38. The registration requirement of Article 12 applicable to professional waste collectors, carriers and brokers, too, is intended to permit the competent authorities to monitor the full chain of waste treatment from production to final disposal and to create transparency in this regard. Where the Member States do not subject these operators to authorisation, they must at least be registered. As this provision seeks to ensure that the competent authorities of the Member States have full knowledge of those active at the various stages of processing waste, proper implementation of this provision requires that they set up a registration system and adopt adequate arrangements to ensure that requisite information is provided, the ultimate aim being to be able to inspect the operations concerned, as provided for in Article 13, in order to ascertain that these are being carried out in accordance with the objectives of Article 4.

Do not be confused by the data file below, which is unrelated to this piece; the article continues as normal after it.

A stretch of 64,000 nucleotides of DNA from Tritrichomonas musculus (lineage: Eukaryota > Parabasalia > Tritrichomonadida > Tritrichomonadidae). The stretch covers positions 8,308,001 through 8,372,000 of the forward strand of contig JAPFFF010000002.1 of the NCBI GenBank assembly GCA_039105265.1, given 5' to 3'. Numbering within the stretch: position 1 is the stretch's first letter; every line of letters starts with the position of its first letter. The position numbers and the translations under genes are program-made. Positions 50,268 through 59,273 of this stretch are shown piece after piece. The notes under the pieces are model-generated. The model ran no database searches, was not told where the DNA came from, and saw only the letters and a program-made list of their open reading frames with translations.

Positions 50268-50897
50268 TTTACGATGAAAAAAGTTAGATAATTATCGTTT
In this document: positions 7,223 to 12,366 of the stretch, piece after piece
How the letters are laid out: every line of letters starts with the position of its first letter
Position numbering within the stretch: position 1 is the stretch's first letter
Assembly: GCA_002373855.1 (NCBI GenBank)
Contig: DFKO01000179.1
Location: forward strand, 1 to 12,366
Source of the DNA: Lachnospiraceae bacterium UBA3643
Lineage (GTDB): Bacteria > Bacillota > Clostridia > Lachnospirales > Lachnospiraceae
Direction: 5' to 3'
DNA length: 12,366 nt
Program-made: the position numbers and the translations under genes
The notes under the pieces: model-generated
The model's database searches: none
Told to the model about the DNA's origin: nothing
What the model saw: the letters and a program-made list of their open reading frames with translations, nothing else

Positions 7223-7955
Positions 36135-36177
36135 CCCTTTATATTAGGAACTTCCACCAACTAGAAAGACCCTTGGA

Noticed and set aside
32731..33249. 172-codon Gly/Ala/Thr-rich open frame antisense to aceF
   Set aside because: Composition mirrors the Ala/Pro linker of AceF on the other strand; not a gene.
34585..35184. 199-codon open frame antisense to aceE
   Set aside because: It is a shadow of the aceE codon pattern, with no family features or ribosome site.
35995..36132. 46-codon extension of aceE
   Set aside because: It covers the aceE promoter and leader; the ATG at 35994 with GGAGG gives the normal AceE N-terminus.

39. Proper and full implementation of Article 13 on periodic inspections of the operators named in Articles 9 to 12 of the directive presupposes that authorities have been designated and that they possess adequate powers of investigation to carry out this task. This would include, in my view, the power to register offences and to report these to enforcement authorities. As this provision provides for periodicity in the inspections this indicates that control effort is an ongoing activity. It follows from the general obligation of the Member States to guarantee the useful effect of directives that the inspections must also effectively contribute to the realisation of the overall objective of Article 4 of the directive. Not only should they be directed at detecting offences, in a more constructive vein, they should be organised and carried out in such a way as to encourage compliance by the operators concerned with the obligations in respect of handling waste.